In my ongoing search for rewarding and FUN ways to share kindness this summer, Kindness Girl, Patience Selgado, and her Magic Wand Project for Kids is one I just have to share. This was such a great way to spend a summer afternoon... especially with friends!
The project was inspired by seven-year-old Jack when he told his sister, "Magic doesn’t come from the world, it comes from people, and their kindness, that’s where magic comes from."
That alone is enough to inspire a day full of random acts of kindness.
But I am embarrassed to admit.... I'm not a huge fan of random acts of kindness. I'm much more inspired by targeted (though often anonymous) acts of compassion and kindness.
And this project, a combination of crafty wand-making and a thoughtful pledge to carry out 3 Acts of Kindness led to a lot of big conversations and some powerful (targeted) acts of kindness.
First we assembled our materials:
- wands from Oriental Trading Company (though you could easily make your own)
- labels from the Kindness Girl site (since I was out of colored ink, we glued them to blue paper to make them pretty)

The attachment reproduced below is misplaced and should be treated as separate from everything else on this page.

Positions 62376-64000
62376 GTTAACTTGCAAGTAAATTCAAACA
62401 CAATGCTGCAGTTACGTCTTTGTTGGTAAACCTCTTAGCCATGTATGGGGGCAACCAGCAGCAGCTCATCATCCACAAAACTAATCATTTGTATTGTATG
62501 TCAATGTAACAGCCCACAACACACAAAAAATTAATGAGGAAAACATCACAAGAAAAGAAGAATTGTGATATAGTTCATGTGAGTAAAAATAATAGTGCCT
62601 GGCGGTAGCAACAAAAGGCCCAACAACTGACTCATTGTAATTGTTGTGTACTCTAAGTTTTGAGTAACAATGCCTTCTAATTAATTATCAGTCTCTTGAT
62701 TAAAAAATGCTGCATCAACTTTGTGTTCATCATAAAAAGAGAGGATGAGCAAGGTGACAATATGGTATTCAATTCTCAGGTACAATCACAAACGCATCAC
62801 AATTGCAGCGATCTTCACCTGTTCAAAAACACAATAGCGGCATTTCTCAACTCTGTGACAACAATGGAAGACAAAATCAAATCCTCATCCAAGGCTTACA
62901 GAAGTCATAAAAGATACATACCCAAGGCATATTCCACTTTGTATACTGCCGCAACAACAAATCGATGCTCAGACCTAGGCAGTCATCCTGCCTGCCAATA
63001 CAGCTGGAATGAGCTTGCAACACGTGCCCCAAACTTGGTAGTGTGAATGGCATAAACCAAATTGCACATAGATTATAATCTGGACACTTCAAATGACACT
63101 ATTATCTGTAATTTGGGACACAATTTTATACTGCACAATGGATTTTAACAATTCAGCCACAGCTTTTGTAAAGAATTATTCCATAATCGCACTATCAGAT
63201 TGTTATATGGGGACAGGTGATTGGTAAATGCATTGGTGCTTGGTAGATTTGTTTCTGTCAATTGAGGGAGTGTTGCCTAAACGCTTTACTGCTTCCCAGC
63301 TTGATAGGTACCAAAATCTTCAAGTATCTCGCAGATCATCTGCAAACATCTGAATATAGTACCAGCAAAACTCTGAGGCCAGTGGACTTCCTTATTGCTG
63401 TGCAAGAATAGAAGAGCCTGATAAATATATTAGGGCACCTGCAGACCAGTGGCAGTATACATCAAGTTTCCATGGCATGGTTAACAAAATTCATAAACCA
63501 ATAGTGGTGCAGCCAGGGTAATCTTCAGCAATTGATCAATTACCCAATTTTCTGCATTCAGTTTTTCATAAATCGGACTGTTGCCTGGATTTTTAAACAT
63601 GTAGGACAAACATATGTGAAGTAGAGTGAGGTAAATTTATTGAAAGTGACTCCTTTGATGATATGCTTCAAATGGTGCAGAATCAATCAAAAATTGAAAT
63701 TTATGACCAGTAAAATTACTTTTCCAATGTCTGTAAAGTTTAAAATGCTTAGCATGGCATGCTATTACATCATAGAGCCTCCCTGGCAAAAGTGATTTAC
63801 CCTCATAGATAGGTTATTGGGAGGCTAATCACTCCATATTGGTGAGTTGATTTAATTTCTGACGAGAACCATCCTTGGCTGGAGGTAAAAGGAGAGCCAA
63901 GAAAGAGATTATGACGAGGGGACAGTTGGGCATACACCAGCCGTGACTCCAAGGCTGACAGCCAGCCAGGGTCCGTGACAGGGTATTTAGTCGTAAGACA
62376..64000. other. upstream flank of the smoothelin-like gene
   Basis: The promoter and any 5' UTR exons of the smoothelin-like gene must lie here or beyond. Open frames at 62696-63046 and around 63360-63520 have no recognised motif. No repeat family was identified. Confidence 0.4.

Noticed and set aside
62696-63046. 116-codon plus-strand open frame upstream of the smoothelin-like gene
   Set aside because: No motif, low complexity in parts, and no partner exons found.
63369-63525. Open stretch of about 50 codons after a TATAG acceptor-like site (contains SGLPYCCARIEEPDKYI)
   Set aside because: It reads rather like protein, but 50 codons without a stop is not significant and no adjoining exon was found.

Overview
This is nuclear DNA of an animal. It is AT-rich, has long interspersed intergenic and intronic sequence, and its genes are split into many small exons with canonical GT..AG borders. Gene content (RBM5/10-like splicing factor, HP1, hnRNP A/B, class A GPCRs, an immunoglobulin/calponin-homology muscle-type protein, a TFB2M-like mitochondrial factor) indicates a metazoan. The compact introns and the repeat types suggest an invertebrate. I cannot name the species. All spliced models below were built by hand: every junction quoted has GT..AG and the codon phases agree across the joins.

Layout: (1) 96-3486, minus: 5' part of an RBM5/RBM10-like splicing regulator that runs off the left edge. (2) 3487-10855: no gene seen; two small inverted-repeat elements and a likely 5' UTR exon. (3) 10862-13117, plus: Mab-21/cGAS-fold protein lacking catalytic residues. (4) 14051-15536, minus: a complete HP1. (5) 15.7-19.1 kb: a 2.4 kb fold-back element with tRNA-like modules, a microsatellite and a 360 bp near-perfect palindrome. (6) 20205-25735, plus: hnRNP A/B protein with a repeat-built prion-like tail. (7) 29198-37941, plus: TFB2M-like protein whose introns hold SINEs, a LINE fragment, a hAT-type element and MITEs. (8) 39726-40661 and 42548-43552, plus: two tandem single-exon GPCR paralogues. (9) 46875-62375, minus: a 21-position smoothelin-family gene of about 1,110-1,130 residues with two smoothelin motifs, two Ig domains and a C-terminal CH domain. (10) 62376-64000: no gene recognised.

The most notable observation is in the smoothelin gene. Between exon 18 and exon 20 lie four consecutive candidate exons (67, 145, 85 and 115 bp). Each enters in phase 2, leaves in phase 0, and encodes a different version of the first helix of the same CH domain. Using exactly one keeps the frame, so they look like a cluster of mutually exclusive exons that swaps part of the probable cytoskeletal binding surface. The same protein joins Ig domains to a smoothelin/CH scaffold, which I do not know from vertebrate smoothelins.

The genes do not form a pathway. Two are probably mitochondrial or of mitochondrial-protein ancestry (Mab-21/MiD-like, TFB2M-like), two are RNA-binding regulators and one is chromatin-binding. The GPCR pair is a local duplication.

- ribbon to attach the two
Then we assembled the wands. Between my two girls and their four friends from next door (and both of us moms, of course), the wand-making took about 40 minutes. We tried to get them talking about kindness and the concept of paying it forward. Mostly the kids enjoyed the glue sticks, the ribbon curling, and swinging wands around. They had a great time.
Then it was time for some real contemplation. Each kid was asked to pledge three acts of kindness. The youngest in our crew (four and five year olds) thought of a few small acts they could do for their families. The older ones (7 and 9) added the food shelf, Meals on Wheels, writing more thank you notes and all sorts of other things to their pledges. If you read the note below closely, you'll notice that #2 says "do not be mean to my sisters for a week." I'll have to ask his mom how that went!
We had them turn their pledges into driveway art with the sidewalk chalk.
They had a wonderful time hiding wands in a local park. The hope is that others will find our wands, read about the pledge, and pay forward their own acts of kindness.
The most endearing moment was watching one fearless, seven-year-old girl explain her mission to a rather skeptical gentleman. He declined to accept the wand from her, but she did an awesome job of explaining how kindness can be passed on and on and on and ultimately change the world!
This all makes me think of Extraordinary Mary (a book I originally reviewed as rather dull, but it has become a favorite over the years!)
The kids are still adding kindness ideas to their "pledge" lists, even though they have far exceeded their mandatory three acts.
Plus, we still have a few more wands to hide. What, a great project to have on hand.
Have you participated in the Magic Wand Project? Let us know how your experience has gone!